This website also has a calculator that will allow you to enter the number of troy ounces and the number of carats to get an estimate of the price of your gold.
Weighing your gold
To make sure that you’re being offered the right price for your gold, it is important to be aware of how gold and other precious metals are weighed. While a few dealers may offer you the price in regular ounces, precious metals are typically weighed in Troy ounces.
One Troy ounce is 31.1 grams, while one regular ounce is 28.35 grams. It may seem a small difference in weight, but the comparison in cost is huge.
To give an example, my 22 carat sovereign weighs 0.2oz, which equates to 5.669 grams. When I entered this weight into a price comparison calculator, such as the Presman MasterMelt, for 22 carat gold in ounces I was given a value of £162.47. But when I made the same calculation for Troy ounces, the figure jumped to an incredible £5,053.49.
When it comes to selling gold jewellery online, remember that the final quote you get can be much less than the online quote. Cash for gold companies can put this down to what the price of gold on the day they receive your package and can find fault with the item – perhaps the clasp isn’t gold, for example.
Check whether the online buyer will pay for postage and insurance, which can soon add up. Also double-check if they provide a phone number to contact them, and see how easy it is to get through before parting with your gold.
If you refuse the offer to buy your gold, the online trader should return your gold, but in some cases it can be difficult to get your items back and can involve chasing the trader multiple times.
As well as doing your own online research, you can search for customer reviews on Trustpilot.com. You can also compare firms at Goldpricechecker.com, which features companies such as Postgoldforcash.com and Howcashforgold.co.uk.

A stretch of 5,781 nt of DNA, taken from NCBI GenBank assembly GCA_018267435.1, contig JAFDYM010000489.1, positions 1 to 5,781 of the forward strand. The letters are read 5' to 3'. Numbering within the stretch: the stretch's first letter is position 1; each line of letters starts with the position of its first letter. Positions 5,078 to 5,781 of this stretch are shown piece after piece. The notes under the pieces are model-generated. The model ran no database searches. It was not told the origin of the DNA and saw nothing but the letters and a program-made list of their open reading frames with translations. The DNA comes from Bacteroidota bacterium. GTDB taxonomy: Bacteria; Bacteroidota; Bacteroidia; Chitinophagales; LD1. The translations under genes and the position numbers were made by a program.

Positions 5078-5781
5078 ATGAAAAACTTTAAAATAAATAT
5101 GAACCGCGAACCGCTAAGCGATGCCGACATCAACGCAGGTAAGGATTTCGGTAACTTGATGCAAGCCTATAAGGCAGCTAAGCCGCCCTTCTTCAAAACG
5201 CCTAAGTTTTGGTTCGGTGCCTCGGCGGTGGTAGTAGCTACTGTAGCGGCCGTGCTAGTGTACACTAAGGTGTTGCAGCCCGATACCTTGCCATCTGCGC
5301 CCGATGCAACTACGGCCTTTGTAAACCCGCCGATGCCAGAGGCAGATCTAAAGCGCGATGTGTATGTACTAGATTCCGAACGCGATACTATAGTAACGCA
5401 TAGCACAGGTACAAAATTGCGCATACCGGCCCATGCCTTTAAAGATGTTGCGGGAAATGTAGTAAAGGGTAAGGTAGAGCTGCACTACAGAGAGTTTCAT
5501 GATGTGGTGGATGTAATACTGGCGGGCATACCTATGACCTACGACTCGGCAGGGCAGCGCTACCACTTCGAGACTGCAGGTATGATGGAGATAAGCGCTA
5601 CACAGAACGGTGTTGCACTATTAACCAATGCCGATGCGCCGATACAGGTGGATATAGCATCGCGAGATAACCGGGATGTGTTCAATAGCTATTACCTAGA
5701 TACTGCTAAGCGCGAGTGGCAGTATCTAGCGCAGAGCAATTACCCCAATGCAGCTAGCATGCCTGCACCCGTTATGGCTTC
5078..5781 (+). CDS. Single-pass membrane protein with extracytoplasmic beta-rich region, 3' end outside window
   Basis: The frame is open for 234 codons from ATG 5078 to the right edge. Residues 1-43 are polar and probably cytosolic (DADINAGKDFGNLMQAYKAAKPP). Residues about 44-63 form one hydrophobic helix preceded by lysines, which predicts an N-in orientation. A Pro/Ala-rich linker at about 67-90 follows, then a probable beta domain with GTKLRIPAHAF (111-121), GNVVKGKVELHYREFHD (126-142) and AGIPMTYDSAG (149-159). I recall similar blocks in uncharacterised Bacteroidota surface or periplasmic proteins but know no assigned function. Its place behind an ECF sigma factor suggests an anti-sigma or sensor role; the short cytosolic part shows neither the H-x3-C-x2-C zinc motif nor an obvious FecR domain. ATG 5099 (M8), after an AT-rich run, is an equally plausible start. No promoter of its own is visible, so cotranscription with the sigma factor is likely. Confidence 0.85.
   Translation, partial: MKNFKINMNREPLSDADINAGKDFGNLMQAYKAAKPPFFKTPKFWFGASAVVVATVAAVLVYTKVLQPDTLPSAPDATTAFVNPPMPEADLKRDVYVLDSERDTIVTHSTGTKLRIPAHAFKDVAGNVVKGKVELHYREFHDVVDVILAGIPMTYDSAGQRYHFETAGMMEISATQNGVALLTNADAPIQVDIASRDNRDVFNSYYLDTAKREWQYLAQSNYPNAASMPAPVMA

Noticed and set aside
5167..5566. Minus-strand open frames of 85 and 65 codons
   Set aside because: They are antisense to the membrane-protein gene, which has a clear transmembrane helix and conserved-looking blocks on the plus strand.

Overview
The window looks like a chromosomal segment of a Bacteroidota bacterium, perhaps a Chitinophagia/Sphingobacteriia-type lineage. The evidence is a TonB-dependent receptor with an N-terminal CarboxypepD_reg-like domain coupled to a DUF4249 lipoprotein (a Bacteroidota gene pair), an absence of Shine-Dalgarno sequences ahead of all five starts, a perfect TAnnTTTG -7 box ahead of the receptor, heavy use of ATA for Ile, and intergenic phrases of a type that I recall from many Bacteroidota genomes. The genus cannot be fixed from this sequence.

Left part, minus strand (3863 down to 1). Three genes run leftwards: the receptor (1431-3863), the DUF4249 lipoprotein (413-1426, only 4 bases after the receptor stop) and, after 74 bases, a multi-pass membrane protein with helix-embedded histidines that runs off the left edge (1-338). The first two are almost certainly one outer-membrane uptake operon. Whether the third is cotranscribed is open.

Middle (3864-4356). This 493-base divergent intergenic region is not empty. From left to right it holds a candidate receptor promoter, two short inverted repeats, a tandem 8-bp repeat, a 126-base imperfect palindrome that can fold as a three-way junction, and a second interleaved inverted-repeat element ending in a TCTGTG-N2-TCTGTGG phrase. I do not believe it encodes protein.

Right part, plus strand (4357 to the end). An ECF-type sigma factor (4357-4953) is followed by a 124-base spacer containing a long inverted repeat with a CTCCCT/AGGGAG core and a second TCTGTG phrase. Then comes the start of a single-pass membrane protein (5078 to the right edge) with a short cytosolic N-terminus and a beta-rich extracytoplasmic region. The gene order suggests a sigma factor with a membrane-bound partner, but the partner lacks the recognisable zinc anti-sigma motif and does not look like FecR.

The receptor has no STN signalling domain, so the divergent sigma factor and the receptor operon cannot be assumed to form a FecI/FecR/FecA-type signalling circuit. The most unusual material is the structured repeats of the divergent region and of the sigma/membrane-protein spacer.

Selling gold coins
Gold coins, commonly known as sovereigns and krugerrands are made of solid 22 carat gold and are valued by their weight on the open gold market.
Gold coins, typically called sovereigns and krugerrands, are made of solid 22 carat gold, and can still be one of the better forms of gold trading today. For example, if you are lucky enough to have a 2015 Britannia 1oz coin, then you could be looking at selling it for between £850 and £920.
Going back to my pocket watch, all five dealers offered me between £151 and £260 just for the sovereign.
The Royal Mint offers a buy back scheme if you have purchased gold coins or bars from it, but only if it has been stored in its vault.
Online traders who deal in gold jewellery will also buy your gold coins. However, it is still a good idea to see someone face to face in the first instance and talk to a jeweller, auctioneer or high street coin specialist, which cannot hide behind a website. By doing this, you will gain a much better understanding as to how best to sell your commodity.
All prices quoted March 2017.
Seven tips for selling your gold
- All that glisters may not be gold, so have the hallmarks checked by a professional, such as a jeweller or an Assay Office, to validate your item is pure gold and not mixed with another alloy.
There are currently four Assay Offices in the UK in Birmingham, Edinburgh, London and Sheffield, plus an Irish office in Dublin. These can be contacted through the Assay’s website.
- Always shop around for the best quote.
- Research the price online beforehand in Troy ounces, rather than just ounces.
- Check the returns policy of online cash for gold firms and whether there are any customer reviews online.
- Never take the first offer; always ask for more.
- Remember that the value of gold can go down as well as up.
- Choose a reputable seller and beware of dodgy dealers both on and offline.